Andrew Pears’ Cafe Van tours sites spreading the sustainable construction word with toasted sandwiches and tea

Nobody raises an eyebrow as the white Citroën Berlingo pulls up alongside LTS Refurbishment’s site in Belgravia at 10.30 on a Friday morning. But when the driver and his mate begin unloading, it’s clear something unusual is going on. The van looks no different from the outside, but rather than building supplies, it is delivering a mobile cafe, including fold-out table, seating, food, drinks, hot-water flask and toastie maker.

This is Andrew Pears’ Cafe Van, and for 18 months it has been touring construction sites in the South-east providing a welcome breather for workers – and more importantly, teaching them about sustainability. Pears is the founder of Kotuku, a not-for-profit organisation that promotes sustainable use of resources in construction. Two years ago, he hit on the idea of using two of the most familiar and comforting aspects of building sites – white vans and tea breaks – to convert workers to his cause.

“The van is integral to the concept. It helps us to quickly explain what we do,” says Pears. “We can actually turn up on site and engage workers in the sustainability agenda. We hope they will be inspired to change their daily habits and give more thought to reusing, recycling and substituting waste.”

Pears secured a grant from the European Social Fund to buy the van and kit it out.

As well as the cafe equipment, it’s got a projector, a DVD player and a flip chart for the presentations. The government-funded organisation Envirowise provided extra funds to develop and run the project.

Pears smiles as he recalls his audiences’ first reactions when he and right-hand-man Markus Braun turned up at their workplace, breaking up their routine with gifts of food and drink. “At first you can see them thinking: Who are these funny people coming here and giving us sandwiches?”

At first you can see them thinking: Who are these funny people coming here and giving us sandwiches?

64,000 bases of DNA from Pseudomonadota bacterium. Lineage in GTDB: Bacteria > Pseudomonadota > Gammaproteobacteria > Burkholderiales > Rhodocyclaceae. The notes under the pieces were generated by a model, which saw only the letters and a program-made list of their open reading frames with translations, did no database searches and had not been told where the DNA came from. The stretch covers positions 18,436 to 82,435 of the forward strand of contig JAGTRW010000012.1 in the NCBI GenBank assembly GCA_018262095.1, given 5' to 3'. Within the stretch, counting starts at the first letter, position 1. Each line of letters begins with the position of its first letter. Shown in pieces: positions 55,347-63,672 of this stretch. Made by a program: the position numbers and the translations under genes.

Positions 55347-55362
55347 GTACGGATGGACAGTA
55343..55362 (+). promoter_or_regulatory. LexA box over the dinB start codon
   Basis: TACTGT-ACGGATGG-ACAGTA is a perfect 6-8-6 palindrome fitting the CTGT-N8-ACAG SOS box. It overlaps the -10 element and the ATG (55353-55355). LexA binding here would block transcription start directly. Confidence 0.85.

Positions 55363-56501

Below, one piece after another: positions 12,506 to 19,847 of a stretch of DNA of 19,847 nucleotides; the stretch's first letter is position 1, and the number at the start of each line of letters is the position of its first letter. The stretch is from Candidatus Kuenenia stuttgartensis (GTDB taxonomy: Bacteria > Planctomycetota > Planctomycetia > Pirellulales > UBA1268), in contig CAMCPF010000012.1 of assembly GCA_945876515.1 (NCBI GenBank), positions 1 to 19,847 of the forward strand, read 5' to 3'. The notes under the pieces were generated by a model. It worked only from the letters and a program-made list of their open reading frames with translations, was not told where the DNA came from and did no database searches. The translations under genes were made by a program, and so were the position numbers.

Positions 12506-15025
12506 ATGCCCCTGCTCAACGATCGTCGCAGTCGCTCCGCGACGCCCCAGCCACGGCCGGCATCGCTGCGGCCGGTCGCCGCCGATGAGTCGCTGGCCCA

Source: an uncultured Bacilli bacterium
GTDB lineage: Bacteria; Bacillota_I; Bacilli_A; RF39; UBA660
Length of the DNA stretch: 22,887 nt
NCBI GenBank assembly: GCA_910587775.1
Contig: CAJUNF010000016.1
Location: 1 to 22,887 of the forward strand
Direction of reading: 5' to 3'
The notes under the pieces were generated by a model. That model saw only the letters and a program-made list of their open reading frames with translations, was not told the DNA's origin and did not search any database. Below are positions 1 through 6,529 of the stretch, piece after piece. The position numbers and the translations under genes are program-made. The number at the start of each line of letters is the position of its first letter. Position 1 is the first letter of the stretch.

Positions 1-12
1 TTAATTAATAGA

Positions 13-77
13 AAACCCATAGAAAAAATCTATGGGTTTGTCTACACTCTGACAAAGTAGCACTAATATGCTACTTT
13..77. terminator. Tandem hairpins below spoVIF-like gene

Andrew Pears

Today, Braun – Pears describes him as “Jeeves to my Wooster” – is working hard to dispel any misgivings with a constant supply of ham-and-cheese toasties. Meanwhile, the workers are watching Pears draw three different-sized skips on a flip chart. “Each represents a different kind of waste,” he tells the watching site workers as they pass the plate of toasties around the table. There are nine in the audience, a mix of labourers, electricians and project managers. There’s the odd whisper and a laugh exchanged between them, but otherwise they’re focused.

Fitting the presentations into the working day was central to the Cafe Van concept. “The two things small construction companies are short of are time and money,” explains Pears. “So we don’t charge anything and we try not to disrupt their work.” Cafe Van visits each site three times. “By the second time we are starting to communicate and at the third session we become good mates,” he says.

Pears has first-hand experience of small construction firms: he ran his own for 16 years. He saw the waste produced on sites and decided to do something to reduce it. “It was a bit of a mid-life crisis,” he laughs.

As for the van itself, he admits that driving to and from sites is not the most eco-friendly of activities. “I wanted to buy an electric van, but they cost £6,000 more. The van I bought is fuelled by liquid propane gas, which means its carbon emissions are as low as you can get. The van that became Cafe Van was the best practical environmental option.”

The best practical environmental option or “BPEO” is a mantra driven home by Pears. “It’s about doing what you can in the circumstances,” he says. At the end of each session, there is an open discussion. Today, head electrician Mark Haskins is asking all of the challenging questions. After the presentation, he says he’s enjoyed having Cafe Van around: “It’s given me a better understanding of environmental issues. We’re mainly thinking about the work. Having these gentlemen here to say ‘hang on’ is useful.”

A van for all reasons